The Bad Press grew largely out of a sense of failure.
A perverse mixture of disappointment and warm ashes.
Robert Cochrane of whose debut poetry collection 'The Thin Man In Our Compartment Looks Like Charles Hawtrey' Morrissey of The Smiths had said he 'heartily approved' and was, according to 'Books' 'one of the successes' of Faber & Faber's 1987 'Hard Lines 3'.
He'd had two poems selected by Ian Dury.
One concerned the life of a transvestite tolerated by a rural Irish community.
The second detailed the disappointment of a young girl in love with a smile, one that turned out to be entirely false.
False teeth in her beloved's palm.
Hard Lines had been set up as a platform for 'new writing' under the auspices of Pete Townshend of The Who.
When both he and Dury departed, Cochrane found himself helping Paula Silcox who worked at Faber, helping to edit the fourth book in the series.
In November 1988 he read an obituary for the poet and artist David Robilliard 1952-1988 and realised he would bring an air of freshness an intrigue to the proceedings with his Jean Cocteau/Andy Warhol like drawings, and his Edward Lear/Stevie Smith style short poems.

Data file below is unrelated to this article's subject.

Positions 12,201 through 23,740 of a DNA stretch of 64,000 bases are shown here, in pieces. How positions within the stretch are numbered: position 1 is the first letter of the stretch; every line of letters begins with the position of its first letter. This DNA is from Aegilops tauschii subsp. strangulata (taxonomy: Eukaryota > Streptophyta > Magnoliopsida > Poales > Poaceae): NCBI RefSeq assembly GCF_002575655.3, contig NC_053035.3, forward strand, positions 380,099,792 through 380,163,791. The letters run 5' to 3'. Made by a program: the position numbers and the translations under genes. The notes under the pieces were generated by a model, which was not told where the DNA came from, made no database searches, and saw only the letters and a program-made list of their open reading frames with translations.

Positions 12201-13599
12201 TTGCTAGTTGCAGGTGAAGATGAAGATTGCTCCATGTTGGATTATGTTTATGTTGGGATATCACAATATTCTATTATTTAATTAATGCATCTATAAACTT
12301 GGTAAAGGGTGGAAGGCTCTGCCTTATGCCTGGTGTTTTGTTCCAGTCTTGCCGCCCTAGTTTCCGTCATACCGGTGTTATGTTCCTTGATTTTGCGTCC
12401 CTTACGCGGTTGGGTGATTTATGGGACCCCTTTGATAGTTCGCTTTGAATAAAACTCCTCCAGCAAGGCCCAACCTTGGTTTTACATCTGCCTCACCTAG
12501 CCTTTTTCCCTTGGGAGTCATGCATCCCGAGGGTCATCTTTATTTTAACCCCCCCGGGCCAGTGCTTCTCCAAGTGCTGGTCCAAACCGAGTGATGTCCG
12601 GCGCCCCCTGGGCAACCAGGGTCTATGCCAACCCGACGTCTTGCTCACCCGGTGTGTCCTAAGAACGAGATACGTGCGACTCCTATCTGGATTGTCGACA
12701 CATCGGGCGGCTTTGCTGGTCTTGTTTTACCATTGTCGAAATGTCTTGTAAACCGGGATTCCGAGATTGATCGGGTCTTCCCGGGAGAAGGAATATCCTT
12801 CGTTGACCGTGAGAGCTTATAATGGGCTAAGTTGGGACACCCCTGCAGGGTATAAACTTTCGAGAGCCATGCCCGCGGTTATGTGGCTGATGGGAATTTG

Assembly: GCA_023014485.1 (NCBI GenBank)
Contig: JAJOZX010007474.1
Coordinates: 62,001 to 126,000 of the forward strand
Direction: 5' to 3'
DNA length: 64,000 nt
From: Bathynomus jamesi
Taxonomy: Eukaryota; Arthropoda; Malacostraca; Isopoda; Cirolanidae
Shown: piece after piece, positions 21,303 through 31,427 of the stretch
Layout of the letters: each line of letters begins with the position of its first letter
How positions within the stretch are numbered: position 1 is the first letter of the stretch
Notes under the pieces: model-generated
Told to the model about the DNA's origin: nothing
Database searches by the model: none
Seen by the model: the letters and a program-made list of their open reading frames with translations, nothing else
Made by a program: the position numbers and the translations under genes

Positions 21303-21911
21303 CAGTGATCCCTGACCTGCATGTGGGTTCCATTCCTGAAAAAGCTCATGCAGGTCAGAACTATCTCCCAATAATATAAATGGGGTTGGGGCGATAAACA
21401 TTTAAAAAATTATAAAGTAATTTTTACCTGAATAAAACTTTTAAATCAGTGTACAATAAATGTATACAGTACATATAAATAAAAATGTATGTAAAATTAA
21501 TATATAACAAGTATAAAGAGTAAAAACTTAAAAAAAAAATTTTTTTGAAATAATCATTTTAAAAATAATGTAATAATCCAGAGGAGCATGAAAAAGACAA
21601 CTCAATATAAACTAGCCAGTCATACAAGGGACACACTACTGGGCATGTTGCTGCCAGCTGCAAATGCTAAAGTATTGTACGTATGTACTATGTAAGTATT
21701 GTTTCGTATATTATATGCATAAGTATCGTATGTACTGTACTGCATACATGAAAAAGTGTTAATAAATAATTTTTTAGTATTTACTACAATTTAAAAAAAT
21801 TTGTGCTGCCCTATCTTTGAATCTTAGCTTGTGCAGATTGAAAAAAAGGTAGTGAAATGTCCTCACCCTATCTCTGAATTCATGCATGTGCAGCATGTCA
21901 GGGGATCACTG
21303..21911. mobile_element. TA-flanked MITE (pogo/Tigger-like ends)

Robilliard had been a protege of the artists Gilbert & George' who had discovered and promoted his work, publishing his first book in 'Inevitable' in 1984.
His second 'Swallowing Helmets' had appeared in 1987 vis the Van Abbe Museum.
Other valuable additions to the project were the poet/singer Billy Childish, a former lover of Tracy Emin, the quirky Alice Plankton, briefly championed by Faber's Head of Poetry Christopher Reid who was actually turned out to be man, and an introduction penned by punk poet John Cooper Clarke
'Hard Lines 3' had been drastically under-promoted, each subsequent edition relied heavily upon the momentum of its predecessor.
By that time sales had rather slumped, though a larger edition of seven thousand copies had been produced.
When the initial editing had been completed the project was axed at a meeting in the Spring of 1989.
It came as no great surprise since Cochrane had uncovered in the Faber office a memo from Craig Raine bemoaning the fact 'the Hard Lines' series hadn't reached the uneducated market' in the way they'd anticipated.
The artist Andrew Heard, Robilliard's executor, had always expressed his personal doubts about David being published by Faber since they'd never shown any interest in him when he was alive.
He and Cochrane decided to do a book by David Robilliard when funds and time might allow, and that was that.
In 1991 David Robilliard had a sell-out show at the Hirsch & Adler Gallery in NewYork.
Heard contacted Cochrane and said the book was on the cards.
There was only one problem. They didn't have a publishing name.
One night Cochrane was talking about the failed rock artist Jobriath and bemoaned that he had 'such a a bad press in the 70's'.
The rest is a kind of wonky history.